What’s Going on in Augusta; Both Sides Moving Toward a Middle?

By Reade Brower | Jan 29, 2015

"If you talk to a man in a language he understands, that goes to his head. If you talk to him in his language, that goes to his heart.”

--Nelson Mandela, activist and president of South Africa, Nobel laureate (1918-2013)

In Augusta lawmakers are beginning to ponder the complexities of the upcoming budget. Last week I read with interest columns by Dale Landrith Sr. in the Courier-Gazette/Camden Herald and another by John Piotti in the Belfast Republican Journal.

Both gave things to ponder, creating some conversation starters.

Landrith writes that Gov. Paul LePage is emphasizing “living wage” rather than “minimum wage”; a common theme during his recent reelection campaign. Landrith seems confused; the two are not the same.

Everyone agrees o n creating a “living wage”; both parties need to work together to do this. On the minimum wage; is Dale suggesting that the Walmarts and the McDonald’s of the world move out of Maine so that we can eliminate minimum-wage jobs? Of course not. We need to create an economy that allows all working people to make enough so that they can survive on the wages they earn, rather than finding it more palatable to not work and collect social services, or work full-time and still need assistance.

Common sense says why not just raise the minimum wage using CPI as the leveler from the last time it was raised? Can we at least keep up with inflation for the people who need it the most and are willing to work?

Landrith’s theory that raising the minimum wage will result in job loss because prices will have to rise if costs go up is an interesting theory, but it is flawed. If we pay the working poor more money, rather than losing their jobs, they will have disposable income to spend and rely less on government aid, thus lowering our taxes and again providing positive stimulus to the economy while creating jobs, rather than seeing constriction in the labor market.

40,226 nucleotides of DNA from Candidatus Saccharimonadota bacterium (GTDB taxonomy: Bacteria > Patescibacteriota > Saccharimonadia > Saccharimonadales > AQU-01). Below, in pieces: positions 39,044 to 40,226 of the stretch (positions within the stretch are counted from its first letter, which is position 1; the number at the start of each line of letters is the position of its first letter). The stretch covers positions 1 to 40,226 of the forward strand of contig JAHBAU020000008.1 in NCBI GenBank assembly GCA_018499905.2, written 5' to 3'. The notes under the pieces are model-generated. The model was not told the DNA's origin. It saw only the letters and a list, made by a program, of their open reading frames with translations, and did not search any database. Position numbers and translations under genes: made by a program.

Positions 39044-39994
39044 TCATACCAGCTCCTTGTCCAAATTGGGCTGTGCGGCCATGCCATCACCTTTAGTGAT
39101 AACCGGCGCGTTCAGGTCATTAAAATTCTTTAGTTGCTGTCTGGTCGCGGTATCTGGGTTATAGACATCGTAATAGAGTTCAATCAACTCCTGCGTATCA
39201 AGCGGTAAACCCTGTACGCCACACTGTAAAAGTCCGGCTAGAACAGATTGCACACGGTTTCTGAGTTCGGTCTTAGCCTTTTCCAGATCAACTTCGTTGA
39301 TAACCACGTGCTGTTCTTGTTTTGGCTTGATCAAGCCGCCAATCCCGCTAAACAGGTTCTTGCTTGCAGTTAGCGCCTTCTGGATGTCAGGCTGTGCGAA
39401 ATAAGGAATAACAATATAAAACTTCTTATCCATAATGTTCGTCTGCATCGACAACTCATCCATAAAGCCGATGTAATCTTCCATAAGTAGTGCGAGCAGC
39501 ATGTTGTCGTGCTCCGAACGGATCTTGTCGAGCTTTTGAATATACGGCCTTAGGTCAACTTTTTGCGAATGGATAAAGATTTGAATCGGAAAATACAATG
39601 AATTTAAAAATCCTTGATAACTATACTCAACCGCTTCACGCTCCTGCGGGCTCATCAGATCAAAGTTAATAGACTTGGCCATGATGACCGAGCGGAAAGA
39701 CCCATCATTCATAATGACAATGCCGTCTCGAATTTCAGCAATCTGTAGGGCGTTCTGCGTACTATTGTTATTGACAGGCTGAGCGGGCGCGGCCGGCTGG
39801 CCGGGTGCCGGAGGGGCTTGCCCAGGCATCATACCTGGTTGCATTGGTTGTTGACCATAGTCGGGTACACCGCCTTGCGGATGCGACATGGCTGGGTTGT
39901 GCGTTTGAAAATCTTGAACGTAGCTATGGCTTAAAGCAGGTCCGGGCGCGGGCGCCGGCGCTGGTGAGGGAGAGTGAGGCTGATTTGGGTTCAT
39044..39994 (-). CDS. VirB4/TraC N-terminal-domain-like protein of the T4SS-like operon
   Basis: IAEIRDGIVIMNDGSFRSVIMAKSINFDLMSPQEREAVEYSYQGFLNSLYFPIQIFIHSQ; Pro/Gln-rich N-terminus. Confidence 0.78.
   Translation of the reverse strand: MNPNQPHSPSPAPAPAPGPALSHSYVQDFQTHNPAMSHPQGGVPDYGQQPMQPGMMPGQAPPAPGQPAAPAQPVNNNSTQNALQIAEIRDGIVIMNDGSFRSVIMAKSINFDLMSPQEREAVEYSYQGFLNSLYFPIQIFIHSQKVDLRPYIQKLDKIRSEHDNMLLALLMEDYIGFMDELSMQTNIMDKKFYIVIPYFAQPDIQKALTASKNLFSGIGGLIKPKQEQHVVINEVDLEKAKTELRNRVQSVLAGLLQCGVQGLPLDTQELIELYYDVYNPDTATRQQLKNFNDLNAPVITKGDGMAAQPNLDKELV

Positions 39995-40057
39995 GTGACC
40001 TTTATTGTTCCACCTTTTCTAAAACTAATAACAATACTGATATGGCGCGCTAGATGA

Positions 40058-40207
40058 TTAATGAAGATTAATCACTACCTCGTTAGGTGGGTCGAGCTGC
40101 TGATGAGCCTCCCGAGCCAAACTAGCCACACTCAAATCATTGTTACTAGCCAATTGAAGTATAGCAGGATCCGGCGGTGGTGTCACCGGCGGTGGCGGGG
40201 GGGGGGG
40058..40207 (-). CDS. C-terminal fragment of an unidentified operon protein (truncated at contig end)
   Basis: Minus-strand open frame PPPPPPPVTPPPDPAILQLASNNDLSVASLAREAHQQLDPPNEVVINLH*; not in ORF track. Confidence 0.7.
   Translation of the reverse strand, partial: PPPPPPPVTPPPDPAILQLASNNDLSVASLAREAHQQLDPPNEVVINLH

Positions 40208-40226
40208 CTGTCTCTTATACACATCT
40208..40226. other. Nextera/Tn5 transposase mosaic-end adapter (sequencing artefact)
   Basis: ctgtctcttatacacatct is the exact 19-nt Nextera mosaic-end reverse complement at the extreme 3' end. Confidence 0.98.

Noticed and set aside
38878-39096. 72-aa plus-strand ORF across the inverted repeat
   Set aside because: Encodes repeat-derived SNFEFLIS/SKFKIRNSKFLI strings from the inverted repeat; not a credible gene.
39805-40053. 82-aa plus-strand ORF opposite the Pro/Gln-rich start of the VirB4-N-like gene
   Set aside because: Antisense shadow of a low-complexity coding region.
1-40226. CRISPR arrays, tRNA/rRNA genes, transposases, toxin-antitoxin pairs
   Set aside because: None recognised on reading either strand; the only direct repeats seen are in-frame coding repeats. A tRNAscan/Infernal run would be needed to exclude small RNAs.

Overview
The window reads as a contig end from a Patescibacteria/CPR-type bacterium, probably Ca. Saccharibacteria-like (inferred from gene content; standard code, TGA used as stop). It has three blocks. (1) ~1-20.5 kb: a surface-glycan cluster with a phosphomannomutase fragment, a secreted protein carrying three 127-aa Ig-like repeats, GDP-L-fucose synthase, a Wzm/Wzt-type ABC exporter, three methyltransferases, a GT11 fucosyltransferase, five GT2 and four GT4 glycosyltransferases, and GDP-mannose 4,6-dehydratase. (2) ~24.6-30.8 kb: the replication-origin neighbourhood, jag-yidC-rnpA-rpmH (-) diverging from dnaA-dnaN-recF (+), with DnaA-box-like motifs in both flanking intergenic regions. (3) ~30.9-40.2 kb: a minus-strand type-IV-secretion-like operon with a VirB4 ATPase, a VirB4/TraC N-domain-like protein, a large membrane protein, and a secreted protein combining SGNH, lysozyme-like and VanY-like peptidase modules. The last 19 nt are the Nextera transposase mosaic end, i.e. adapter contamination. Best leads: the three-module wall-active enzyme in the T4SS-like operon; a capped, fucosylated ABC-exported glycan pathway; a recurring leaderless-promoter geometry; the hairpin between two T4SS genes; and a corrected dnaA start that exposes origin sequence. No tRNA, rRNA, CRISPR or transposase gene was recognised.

Creating a business-friendly state is one area where we both agree. How to do it is a legislative challenge but, as Nike says, “just do it!”

On the other side of the conservative fence that separates some of the populace from LePage, Piotti writes that the governor’s proposed budget overhaul is “promising,” and adds that it looks a lot like an unsuccessful plan that was put forward by a non-partisan group two years ago, but stalled. With a shift in government, perhaps now this has a chance. But, is it good and does it support the people who need it the least, or the people who need it the most?

Piotti notes that this is a plan much like the one he helped get put into law in 2009, only to see later thrown out after a “call to arms by many Republicans” created a People’s Veto to repeal it.

I support and understand the net revenue neutral concept and also realize we have spending issues as well as revenue challenges. LePage agrees with this and believes that this is the difference from years past and why he believes it will get the support needed to pass his budget through the Legislature.

Piotti’s views on sales tax were enlightening; I have always considered it a regressive tax, as all classes carry the same weight, but he points out that tourist tax dollars are not regressive and wealthier people buy more stuff (and more expensive stuff) which helps to level it.

If, as Piotti suggests, we don’t criticize LePage’s tax plan and, instead, work with it to focus on keeping as much “progressivity” in the new plan as possible, then there is a chance that this will further fuel our economy and help all classes. When the poor and middle classes are not so poor, they fuel the economy and it is the wealthy who benefit when that occurs.

He also points out some of the potential potholes; expanding the sales tax rate from 5 to 6.5 percent is only part of it, while expanding the tax base to include many services and goods that are currently exempt have some cons, but what plan doesn’t?

Cutting out the $160 million given municipalities is a flip-flop from when LePage was mayor of Waterville, where he vehemently and passionately opposed this concept. But changing your stripes is not always a bad thing. However, in this case, I worry that towns must make this up by cutting services and upping property taxes, both of which carry serious concerns.

Lowering income taxes without being regressive makes Maine more competitive and its mixed bag more digestible.

In the end, if both sides can march together with the public’s best interest leading the way, perhaps this door that our governor has opened will lead us to prosperity. In the end, it will come down to trust and both sides' ability to compromise. Both are big challenges, if recent history gives us any forewarning.

At least it is movement and hopeful.

Read, write, and respond!

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Pay it sideways, pay it forward, do something bigger than yourself.

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